Quick Reminder: Clustering
Last updated:Traditional (nonhierachical) Clusters, such as KMeans:
Need to be given the number N of clusters and the initial cluster positions (centroids).
Hierarchical clusters
No need to inform number of clusters and positions, but you need to inform the linkage type.
Can be agglomerative (bottomup) or divisive (topdown).
Linkage
It's the measure of dissimilarity (distance) between clusters.
single linkage: distance between two groups is the smallest distance between two points in these groups.
 elements at opposite ends of a cluster may be much farther from each other than to elements of other clusters.
complete linkage: distance between two groups is the largest distance between two points in these groups.
 Favours compact clusters with small diameters over long, straggly clusters.
 Sensitive to outliers.
average linkage: distance between two groups is the average distance between two points in these groups.
ward linkage: distance between two groups is the difference between the sum of the squared distances of all points within each group.
 Similar to Kmeans
Dendrograms
It's a way of representing hierarchical clusters.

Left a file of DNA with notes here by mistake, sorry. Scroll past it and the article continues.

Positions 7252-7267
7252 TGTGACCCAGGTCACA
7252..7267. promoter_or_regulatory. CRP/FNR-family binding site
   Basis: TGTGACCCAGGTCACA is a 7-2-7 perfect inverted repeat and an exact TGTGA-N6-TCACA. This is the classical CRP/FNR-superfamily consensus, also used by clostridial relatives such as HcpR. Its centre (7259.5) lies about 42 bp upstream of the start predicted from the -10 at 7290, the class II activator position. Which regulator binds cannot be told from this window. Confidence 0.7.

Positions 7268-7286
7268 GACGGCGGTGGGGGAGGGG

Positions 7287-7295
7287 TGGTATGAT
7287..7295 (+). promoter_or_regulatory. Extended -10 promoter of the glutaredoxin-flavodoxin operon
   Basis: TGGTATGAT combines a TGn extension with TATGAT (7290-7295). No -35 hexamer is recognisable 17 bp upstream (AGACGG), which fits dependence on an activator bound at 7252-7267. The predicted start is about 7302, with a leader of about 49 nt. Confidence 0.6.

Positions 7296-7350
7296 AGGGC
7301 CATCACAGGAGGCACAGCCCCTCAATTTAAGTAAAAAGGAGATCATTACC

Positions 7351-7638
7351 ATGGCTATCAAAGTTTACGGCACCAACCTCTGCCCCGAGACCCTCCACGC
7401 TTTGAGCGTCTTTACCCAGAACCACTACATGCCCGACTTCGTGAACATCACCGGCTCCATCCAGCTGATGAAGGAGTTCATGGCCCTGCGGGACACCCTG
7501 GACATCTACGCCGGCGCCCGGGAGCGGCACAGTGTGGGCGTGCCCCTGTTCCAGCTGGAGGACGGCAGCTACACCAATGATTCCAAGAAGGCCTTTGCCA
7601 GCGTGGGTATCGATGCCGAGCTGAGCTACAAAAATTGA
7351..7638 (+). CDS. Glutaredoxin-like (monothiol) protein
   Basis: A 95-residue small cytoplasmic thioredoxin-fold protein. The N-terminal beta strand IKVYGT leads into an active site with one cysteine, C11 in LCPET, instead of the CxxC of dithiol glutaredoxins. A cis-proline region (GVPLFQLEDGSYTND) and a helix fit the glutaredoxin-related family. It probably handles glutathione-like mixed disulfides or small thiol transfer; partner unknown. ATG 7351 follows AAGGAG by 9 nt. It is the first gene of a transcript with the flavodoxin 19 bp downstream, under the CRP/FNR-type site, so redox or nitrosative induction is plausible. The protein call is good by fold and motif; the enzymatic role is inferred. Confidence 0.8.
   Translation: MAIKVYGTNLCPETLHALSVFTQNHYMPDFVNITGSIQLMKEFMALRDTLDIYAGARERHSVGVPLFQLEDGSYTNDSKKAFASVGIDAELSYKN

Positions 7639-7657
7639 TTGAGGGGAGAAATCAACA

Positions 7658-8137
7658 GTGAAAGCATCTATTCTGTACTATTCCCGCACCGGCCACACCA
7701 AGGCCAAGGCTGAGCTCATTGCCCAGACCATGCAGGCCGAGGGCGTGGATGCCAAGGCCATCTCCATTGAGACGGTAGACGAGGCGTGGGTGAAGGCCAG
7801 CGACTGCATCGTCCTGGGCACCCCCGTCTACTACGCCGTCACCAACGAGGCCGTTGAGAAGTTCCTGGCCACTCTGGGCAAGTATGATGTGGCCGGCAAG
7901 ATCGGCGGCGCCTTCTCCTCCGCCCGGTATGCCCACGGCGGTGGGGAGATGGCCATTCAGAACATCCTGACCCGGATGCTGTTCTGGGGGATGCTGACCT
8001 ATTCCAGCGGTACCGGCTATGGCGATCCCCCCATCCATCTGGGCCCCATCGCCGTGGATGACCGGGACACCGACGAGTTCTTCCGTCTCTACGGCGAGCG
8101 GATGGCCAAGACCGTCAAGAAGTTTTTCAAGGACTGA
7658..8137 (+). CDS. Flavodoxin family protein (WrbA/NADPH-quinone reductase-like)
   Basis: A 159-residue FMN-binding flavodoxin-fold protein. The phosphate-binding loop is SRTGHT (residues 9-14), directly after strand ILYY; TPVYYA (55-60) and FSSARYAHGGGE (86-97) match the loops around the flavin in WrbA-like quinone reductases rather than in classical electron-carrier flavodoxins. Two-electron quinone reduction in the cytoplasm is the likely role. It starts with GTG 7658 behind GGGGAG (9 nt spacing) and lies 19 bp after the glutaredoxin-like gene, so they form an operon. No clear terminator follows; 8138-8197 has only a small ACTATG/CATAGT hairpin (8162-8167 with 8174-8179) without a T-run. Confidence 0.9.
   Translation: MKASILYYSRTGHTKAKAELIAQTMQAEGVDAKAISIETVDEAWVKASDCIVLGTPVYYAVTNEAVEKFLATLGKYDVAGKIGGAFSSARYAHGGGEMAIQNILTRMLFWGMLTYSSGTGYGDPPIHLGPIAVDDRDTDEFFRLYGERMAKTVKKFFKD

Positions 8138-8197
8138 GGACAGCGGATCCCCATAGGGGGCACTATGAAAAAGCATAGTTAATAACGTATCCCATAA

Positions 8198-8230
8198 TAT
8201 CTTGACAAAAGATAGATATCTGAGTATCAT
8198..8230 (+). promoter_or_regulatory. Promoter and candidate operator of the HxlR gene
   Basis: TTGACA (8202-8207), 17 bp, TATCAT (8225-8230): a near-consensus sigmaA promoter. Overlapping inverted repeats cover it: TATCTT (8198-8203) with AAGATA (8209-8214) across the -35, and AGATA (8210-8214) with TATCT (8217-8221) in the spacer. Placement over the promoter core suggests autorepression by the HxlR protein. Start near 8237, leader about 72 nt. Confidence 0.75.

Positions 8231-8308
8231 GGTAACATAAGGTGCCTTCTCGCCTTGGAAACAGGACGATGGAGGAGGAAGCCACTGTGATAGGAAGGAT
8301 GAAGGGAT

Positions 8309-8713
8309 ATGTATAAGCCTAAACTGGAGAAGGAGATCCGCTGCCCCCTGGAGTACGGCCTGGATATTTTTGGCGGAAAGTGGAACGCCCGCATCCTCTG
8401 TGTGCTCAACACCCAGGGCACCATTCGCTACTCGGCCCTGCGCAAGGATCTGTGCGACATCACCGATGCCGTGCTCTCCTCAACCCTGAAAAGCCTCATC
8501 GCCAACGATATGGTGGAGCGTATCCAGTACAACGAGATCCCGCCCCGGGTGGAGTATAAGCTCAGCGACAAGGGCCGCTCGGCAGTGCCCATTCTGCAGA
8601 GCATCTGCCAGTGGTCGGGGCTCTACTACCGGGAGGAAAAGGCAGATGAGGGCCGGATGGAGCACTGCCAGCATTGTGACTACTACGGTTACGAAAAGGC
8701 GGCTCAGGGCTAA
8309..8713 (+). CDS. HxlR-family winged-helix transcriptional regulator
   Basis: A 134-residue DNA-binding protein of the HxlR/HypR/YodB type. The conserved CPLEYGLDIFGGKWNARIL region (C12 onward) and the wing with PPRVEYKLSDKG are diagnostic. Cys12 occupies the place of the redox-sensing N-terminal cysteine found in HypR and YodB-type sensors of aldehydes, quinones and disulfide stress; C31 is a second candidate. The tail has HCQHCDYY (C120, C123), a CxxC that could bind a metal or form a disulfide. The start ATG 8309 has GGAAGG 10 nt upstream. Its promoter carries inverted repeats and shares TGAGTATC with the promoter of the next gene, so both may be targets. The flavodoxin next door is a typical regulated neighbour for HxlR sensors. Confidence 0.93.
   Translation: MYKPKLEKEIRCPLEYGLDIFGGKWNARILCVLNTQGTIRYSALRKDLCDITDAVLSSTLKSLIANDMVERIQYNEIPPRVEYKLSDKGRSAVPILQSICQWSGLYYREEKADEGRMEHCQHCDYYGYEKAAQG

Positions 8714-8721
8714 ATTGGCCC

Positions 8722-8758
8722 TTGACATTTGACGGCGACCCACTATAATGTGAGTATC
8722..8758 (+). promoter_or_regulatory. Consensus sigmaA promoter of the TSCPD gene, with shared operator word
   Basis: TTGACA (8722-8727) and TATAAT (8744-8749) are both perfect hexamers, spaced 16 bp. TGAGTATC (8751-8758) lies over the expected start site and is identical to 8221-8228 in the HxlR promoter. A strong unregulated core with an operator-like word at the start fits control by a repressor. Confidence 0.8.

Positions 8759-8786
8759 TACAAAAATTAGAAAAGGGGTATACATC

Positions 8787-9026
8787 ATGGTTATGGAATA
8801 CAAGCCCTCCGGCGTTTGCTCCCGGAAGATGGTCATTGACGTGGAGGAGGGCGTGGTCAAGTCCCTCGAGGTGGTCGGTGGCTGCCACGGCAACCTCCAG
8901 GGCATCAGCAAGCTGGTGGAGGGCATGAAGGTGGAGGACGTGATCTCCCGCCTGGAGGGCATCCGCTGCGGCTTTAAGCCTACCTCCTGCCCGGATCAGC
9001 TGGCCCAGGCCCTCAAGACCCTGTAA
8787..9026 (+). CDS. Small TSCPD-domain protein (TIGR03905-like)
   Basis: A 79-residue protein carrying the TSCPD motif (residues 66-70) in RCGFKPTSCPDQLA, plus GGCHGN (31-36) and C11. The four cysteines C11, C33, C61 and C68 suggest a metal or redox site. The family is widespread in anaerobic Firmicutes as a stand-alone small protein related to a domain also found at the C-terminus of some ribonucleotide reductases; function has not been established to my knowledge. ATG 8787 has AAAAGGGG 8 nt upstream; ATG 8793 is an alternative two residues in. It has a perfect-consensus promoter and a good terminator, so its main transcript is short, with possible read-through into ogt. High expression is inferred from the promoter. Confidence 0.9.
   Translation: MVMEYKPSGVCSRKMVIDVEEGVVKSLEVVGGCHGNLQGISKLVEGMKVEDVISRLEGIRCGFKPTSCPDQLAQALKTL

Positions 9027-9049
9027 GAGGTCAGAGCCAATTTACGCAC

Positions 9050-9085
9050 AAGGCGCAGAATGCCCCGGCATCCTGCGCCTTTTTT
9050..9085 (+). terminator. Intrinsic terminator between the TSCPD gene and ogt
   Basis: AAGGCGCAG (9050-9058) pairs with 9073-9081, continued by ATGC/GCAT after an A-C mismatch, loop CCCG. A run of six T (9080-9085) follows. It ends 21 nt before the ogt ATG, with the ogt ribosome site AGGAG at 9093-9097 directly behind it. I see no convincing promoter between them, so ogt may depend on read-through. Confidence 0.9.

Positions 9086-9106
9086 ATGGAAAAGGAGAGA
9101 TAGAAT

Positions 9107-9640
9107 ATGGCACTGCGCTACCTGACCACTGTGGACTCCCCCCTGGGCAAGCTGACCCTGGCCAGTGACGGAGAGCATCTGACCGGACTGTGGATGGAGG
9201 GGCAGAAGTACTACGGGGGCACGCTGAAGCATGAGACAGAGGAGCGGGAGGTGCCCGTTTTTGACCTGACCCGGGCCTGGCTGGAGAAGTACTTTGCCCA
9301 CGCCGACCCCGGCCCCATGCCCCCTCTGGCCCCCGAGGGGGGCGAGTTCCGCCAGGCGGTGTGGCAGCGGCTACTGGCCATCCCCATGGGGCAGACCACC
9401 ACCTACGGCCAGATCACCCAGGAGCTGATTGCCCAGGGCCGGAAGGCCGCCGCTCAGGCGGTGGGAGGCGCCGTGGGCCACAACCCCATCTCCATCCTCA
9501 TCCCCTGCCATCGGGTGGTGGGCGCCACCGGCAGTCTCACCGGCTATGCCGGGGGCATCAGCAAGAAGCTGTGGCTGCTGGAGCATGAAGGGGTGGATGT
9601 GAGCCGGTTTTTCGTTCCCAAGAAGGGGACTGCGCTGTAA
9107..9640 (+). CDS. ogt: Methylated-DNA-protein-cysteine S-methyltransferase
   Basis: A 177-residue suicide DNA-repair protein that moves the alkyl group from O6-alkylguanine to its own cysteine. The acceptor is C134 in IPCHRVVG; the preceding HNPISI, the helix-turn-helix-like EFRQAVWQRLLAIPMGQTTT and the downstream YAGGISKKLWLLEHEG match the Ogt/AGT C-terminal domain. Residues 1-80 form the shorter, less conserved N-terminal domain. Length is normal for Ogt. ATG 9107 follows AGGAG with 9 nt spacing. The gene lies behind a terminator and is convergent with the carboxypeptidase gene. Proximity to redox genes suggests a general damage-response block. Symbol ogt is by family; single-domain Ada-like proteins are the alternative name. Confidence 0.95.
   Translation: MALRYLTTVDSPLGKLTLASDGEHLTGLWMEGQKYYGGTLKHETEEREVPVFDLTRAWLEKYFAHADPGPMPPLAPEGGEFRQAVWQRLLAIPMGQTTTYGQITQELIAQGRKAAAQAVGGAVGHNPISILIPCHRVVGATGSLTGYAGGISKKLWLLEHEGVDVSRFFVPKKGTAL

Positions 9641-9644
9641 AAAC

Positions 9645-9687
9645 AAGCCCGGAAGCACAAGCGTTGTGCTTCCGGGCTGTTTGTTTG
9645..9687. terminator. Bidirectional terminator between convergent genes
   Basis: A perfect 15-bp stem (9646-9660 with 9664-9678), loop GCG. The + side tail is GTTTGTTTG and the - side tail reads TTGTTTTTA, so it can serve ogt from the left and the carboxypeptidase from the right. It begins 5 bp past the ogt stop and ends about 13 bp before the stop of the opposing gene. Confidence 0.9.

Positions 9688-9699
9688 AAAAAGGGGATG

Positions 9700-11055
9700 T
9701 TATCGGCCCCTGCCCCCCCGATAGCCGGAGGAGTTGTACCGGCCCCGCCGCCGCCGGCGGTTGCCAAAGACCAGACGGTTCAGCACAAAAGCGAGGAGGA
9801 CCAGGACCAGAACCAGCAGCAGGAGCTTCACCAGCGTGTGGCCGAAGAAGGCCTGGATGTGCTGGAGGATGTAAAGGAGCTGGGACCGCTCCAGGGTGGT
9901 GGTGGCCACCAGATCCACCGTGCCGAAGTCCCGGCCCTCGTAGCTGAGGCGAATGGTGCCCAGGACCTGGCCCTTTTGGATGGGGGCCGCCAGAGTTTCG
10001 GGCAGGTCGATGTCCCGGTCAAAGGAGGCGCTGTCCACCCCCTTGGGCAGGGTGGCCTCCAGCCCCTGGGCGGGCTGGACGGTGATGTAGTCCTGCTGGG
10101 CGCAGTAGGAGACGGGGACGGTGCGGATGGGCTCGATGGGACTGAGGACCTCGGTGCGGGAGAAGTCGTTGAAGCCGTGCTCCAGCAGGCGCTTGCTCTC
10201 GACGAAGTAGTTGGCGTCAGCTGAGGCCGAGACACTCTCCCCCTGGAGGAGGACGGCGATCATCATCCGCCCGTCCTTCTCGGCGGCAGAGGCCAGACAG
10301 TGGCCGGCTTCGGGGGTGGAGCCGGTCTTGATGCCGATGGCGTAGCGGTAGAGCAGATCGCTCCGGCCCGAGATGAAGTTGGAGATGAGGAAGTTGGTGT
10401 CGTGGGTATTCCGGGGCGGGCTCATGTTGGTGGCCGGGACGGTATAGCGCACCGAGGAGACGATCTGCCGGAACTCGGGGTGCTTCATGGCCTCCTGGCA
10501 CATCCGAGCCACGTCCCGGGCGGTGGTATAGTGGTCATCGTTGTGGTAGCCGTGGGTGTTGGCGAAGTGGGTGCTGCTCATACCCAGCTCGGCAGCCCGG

Yaxis indicates dissimilarity.
E.g.,in the following picture:
the dissimilarity between
android
and all other concepts is a little over 1600.the dissimilarity between
php
andjavascript
is around 1400.the dissimilarity between
c#
andjava
is a little over 1200.
Created using scipy.cluster.hierarchy.dendrogram
References
Resources
Answer on Cross Validated: Overview of Linkage Methods
 This lists several Linkage methods and useful "metaphors" on how to interpret them.

 One answer has 7 points to consider when experimenting with different metrics/linkage functions, written by a guy who is obviously quite knowledgeable on this topic.
Scikitlearn Docs: Clustering with Different Metrics
 A graphical example of the differences in outcomes when you use a metric that's invariant to scaling (such as cosine distance) on data that are proportional to one another.
 Cosine distance just can't separate the data, even when there is absolutely no
Scikitlearn Docs: Clustering with and without Structure
 Graphical examples of the difference it makes when you add a connectivity constraint (such as forcing clustering to include only nearest neighours) to a clustering algorithm.
 This is the same example, using 3D data